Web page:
Sunday, 15 January 2017

Moon Madness

One of my biggest gripes with science is the 'there is no evidence to support....' statement when casting doubt on or dismissing a hypothesis. Very often they fail to add 'it cannot be categorically disproved' yet this is mostly the case. One hypothesis that has been around for a long time surrounds the moon, in particular when it is full.

I have always had an affinity to the moon in much the same way I have with the sea. Given how the moon influences the ocean currents and tides, the connection is logical. It is difficult to explain my feelings towards them except I have spent many nights staring at both. From the Earth the moon is a picture of serenity compared to the often volatile oceans it controls. The question is what else does the moon affect.

For as long as I can remember when something crazy happened involving a lot of people e.g. a riot, people would say 'it must be a full moon'. There was always talk of full moon fever or moon madness. All coincidence? Well apparently there is no evidence to support.......

The most accepted theory of the origins of the moon is that is was a proto-planet or very big asteroid that collided with Earth. We only ever see one face of the moon. The moon used to spin much faster, but the Earth's gravitational pull has slowed it to the point where the rotational period of the moon is exactly the same as the orbital period. Another coincidence is the fact we are at the only point in the Earth's history to be able to see a total eclipse with that diamond ring corona effect. The moon is travelling away from the Earth and is currently at the optimum distance where it will completely blot out the sun during an eclipse. Okay it is rather a large window in terms of human existence but geologically speaking it is a mere blink of the eye.

Several areas of interest to me revolve around the moon (I know, I couldn't resist it). First of course is language and I noticed in most Monday was a derivative of Moon-day, German Montag, French lundi, are obvious ones but I also found out oriental languages refer to it similarly. The discrepancies I found were mostly east European languages referring to Monday simply as 'the day after Sunday'. We may only see one face of the moon but how different it can appear. From a thin crescent to a bright sphere and everything in between. Even the size seems to change. It doesn't of course but look at a Harvest Moon glowing red near the horizon and fail to be impressed. There are countless festivals honouring the moon or an associated deity but these are agricultural rather than tangible religious beliefs (if there is such a thing).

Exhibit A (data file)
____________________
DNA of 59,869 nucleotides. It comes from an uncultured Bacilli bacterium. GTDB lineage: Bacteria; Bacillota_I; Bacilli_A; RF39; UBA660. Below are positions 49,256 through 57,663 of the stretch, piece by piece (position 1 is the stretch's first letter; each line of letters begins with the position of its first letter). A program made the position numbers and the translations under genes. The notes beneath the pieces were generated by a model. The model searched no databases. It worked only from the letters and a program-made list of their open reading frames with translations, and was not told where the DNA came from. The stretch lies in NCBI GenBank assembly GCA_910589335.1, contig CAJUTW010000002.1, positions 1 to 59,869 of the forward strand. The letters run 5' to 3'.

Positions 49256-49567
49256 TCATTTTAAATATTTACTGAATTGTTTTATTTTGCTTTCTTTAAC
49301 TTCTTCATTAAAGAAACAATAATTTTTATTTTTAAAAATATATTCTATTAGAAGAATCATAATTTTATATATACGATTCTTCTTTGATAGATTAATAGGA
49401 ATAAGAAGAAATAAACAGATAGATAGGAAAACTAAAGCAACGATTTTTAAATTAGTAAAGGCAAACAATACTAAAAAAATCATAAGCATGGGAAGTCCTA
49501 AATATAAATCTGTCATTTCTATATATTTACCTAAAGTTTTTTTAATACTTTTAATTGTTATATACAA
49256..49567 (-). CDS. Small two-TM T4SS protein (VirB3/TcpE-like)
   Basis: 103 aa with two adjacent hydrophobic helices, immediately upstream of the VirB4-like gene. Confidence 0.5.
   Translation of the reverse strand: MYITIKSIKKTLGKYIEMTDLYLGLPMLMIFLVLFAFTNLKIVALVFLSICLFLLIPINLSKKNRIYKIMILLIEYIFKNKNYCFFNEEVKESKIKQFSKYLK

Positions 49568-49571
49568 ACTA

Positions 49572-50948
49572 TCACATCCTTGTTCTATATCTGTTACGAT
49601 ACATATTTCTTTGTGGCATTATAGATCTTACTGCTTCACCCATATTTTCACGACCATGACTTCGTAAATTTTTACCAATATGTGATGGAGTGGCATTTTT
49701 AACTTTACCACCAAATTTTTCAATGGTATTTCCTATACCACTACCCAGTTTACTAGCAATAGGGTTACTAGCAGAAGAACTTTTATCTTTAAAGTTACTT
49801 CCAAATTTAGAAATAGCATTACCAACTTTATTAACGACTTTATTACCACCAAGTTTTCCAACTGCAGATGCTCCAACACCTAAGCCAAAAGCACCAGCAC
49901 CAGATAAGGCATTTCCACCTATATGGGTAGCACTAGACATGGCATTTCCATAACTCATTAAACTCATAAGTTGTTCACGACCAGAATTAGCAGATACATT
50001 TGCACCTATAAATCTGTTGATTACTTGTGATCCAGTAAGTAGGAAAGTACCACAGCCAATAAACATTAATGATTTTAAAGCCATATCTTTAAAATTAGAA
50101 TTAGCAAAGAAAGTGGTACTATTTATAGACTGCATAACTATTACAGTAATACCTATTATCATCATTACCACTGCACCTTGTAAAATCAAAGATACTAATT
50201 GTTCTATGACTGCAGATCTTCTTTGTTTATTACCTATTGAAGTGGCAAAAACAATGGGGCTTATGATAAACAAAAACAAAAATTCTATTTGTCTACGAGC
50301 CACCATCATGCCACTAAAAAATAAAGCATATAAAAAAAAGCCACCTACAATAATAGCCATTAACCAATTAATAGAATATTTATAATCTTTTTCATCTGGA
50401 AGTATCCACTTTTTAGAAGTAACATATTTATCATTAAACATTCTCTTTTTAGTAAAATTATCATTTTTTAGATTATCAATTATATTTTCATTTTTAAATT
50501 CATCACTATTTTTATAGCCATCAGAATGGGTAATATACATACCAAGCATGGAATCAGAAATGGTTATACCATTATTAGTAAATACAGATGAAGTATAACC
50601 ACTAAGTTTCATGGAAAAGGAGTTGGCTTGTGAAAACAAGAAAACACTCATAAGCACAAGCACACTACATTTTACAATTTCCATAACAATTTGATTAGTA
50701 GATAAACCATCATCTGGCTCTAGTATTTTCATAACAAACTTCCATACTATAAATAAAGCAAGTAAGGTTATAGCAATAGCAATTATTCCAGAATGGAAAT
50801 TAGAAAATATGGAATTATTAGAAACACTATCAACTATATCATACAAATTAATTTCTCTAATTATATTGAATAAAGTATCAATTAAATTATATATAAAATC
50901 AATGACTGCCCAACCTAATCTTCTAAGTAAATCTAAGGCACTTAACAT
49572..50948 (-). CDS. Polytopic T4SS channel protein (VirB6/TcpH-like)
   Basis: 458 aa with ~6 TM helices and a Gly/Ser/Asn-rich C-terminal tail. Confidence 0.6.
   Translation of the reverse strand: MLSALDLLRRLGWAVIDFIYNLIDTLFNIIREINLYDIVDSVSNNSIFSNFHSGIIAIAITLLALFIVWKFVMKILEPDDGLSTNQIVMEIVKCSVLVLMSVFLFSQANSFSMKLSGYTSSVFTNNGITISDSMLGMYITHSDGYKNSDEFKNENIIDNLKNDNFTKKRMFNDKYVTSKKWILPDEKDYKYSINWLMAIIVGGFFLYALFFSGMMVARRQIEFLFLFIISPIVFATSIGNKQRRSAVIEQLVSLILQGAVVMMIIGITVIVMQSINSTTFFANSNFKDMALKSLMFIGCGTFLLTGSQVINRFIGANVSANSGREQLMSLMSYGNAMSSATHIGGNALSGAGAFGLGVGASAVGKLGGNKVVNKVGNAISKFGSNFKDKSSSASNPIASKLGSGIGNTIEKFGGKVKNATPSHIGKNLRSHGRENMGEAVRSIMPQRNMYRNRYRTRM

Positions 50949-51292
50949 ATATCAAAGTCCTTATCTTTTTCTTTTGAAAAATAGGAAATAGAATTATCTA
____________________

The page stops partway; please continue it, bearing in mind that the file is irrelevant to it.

In my search for answers to life I looked into many religions and their offshoots so of course astrology, or more specifically synchronicity came up. Can destiny be determined by astral bodies? I'm inclined to think not but it can't be ruled out. I mean if this universe was at one time a tiny spot prior to the Big Bang then surely what spews out is all part of one entity. That being the case then aren't we all connected to everything in some way.

So back to this 'moon madness' of which minimal scientific research suggests there is no evidence. Evidence or not I have seen it in operation. I suppose at sea we were more affected by the phases of the moon. The tides are a lot different. When it is full moon or no moon, the high tides are higher and the low tides are lower. During a half moon the difference between high and low tide is smaller. Could it make a difference on us though? Not only could it, it does my opinion.

I could hypothesise about the fact the moon affects the oceans and we ourselves comprise mostly of water. Instead let's look at nature and reiterate the fact that we are subject to the same rules. Statistically our pets appear to be affected by the moon. During full moons vets and animal care-workers have noted a 23% rise in admissions of cats and 28% in dogs. This is tenuous as it could be (and is) argued the animals spend more time outdoors on bright nights.

It is not something I consider a factor but is given weight by badger activity during the new moon. In these darker periods badgers are most active scenting, marking their territories. Many species of insect are known to be more active during full moons but again is this just a light thing or something to do with gravity. Lions hunt at night but are known to kill more often during the day on a full moon. The evidence would again suggest illumination to be the contributing factor.

Uncharacteristic behaviour can be found wherever we look, so the moon does actually affect life on Earth. The affect may only be due to luminosity but I still believe there are other natural forces at work. Get your finger out science, you are seriously lagging.

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